When last I wrote, Shade had just come out of surgery. Both Aitza and I were not prepared for the sight of our child’s face. The doctors had talked about swelling but the size shocked us. And the skin graft was also something unexpected. The surgeons came to the conclusion during the surgery that the skin was too tight and needed extra skin so they made the necessary decision to add skin. So when we saw the two-inch jagged strip of pale thigh skin down his face, we were both stunned. We fully understood the reasoning; we just were not prepared for the dramatic change in his features. Both of us questioned our choice to put Shade through this procedure. Was all this pain and deformation worth the end goal of Shade having a symmetrical working face? Was his situation so bad before that we needed to subject him to such pain and suffering? I mean, we’re making decisions for Shade, and he’s trusting us to make the right ones, but how can we truly know if it’s the right choice until afterward?

Such thoughts can drive a parent into a spiral of severe gloom because unless you’re clairvoyant, you don’t know what the end results will be for any choice you make. And after you’ve made the choice, you have to deal with the consequences if it turns out to be the wrong choice. Back in December 2015, when we chose for Shade to have a second gamma knife operation to prevent him from having a second stroke. We took the risk based upon the information we received. The result of that operation was that six months afterward, Shade had a second stroke from a burst blood blister formed by the operation. It completely debilitated his left side. All the progress he had made was lost. In fact, he was worse off than after his initial stroke.

So watching our son suffer from his latest post-surgery pain messed with our minds because we chose to put him through this. I feel for Aitza especially because she never left his side. She “slept” in a recliner chair by Shade’s bed every day and was with him through all his agony and hallucinations and despondency. She was with him when he became so severely depressed that he said none of his friends would ever want to see him again because he was deformed and he wished he was dead. She held strong through all those heart-breaking moments.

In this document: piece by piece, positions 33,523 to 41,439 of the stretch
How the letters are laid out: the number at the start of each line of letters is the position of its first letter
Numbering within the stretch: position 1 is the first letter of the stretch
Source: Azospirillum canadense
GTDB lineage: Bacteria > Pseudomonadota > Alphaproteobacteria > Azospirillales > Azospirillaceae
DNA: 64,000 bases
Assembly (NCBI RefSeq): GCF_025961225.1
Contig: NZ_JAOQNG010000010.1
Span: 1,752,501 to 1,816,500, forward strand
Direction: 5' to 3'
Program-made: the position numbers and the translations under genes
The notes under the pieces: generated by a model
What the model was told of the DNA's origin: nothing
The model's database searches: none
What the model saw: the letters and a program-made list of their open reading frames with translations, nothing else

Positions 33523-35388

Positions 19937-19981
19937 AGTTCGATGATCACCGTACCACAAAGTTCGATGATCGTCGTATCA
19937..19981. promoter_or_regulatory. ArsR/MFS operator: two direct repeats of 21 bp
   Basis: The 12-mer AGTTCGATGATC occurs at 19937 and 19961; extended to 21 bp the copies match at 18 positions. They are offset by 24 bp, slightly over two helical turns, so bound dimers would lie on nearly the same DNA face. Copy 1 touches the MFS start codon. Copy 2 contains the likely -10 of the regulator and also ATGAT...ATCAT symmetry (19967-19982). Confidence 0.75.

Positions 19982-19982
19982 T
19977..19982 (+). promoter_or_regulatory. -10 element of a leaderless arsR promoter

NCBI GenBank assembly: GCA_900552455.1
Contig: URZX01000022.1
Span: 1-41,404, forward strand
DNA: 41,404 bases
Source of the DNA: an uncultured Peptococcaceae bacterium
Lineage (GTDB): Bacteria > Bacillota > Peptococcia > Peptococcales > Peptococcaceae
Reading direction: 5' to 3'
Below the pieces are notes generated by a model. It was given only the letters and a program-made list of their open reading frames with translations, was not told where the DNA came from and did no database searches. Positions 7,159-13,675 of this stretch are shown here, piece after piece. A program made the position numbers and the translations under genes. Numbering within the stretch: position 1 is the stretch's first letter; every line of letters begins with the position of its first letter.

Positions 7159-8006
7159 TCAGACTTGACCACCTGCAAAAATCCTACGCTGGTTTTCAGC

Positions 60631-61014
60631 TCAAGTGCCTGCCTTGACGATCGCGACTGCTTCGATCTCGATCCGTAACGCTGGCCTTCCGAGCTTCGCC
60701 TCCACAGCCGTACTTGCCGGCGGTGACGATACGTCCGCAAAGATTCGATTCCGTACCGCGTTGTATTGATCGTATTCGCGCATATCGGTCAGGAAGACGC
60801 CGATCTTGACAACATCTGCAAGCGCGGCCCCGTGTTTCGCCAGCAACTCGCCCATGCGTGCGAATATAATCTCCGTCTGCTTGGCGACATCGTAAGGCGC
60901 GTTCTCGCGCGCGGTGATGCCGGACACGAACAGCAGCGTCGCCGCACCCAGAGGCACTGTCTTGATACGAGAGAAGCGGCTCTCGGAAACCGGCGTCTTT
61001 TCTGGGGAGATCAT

Shade shows how to work a jaw muscle.

Just to set you at ease, Shade is no longer depressed. We think the heavy drugs caused much of that. After he hallucinated about an old lady trapped under a car inside his hospital room, Shade himself chose to go off the drugs and manage the pain with just Tylenol. He lightened up afterward and was even able to laugh about his massive cheek. After all it’s so big, if he walked into a bubblegum chewing competition, the other competitors would take one look and swallow their gum. Chipmunks see him go by and carve statues to their new god, Cheekzilla, he who holds infinite acorns.

The doctors were happy about Shade’s healing and he and Aitza were finally released from the hospital and got to sleep all day and night in a hotel. The doctors had first said that Shade could only have liquids for a month, but they changed their minds and said he could have soft foods. Soft foods? Bah! After I flew back to Raleigh on Sunday, I got him some smothered chicken from Texas Roadhouse and he scarfed it up. He’s got a super cheek now. He could chew cinderblocks.

Hanging with the Clauses

Yesterday we had a last visit with Dr. Phillips the plastic surgeon. He reiterated that the swelling will subside over time. He also stated that there’s excess muscle, fat and skin in there which can be chipped away at a later surgery to produce a symmetrical visage, much like a sculptor might remove excess marble to create a masterpiece. He was very positive about the final results, which eased our stress.

As we were leaving Duke Hospital through the Children’s Center, the staff had set up a Christmas area with carolers, a Santa and Mrs. Claus, and cake and toys for kids. Shade got a picture with the Clauses. Then one of the happy elves gave Shade a stuffed bear and a gift card for Target. It was our first real Christmas moment this year and I cried like it was a Pixar movie.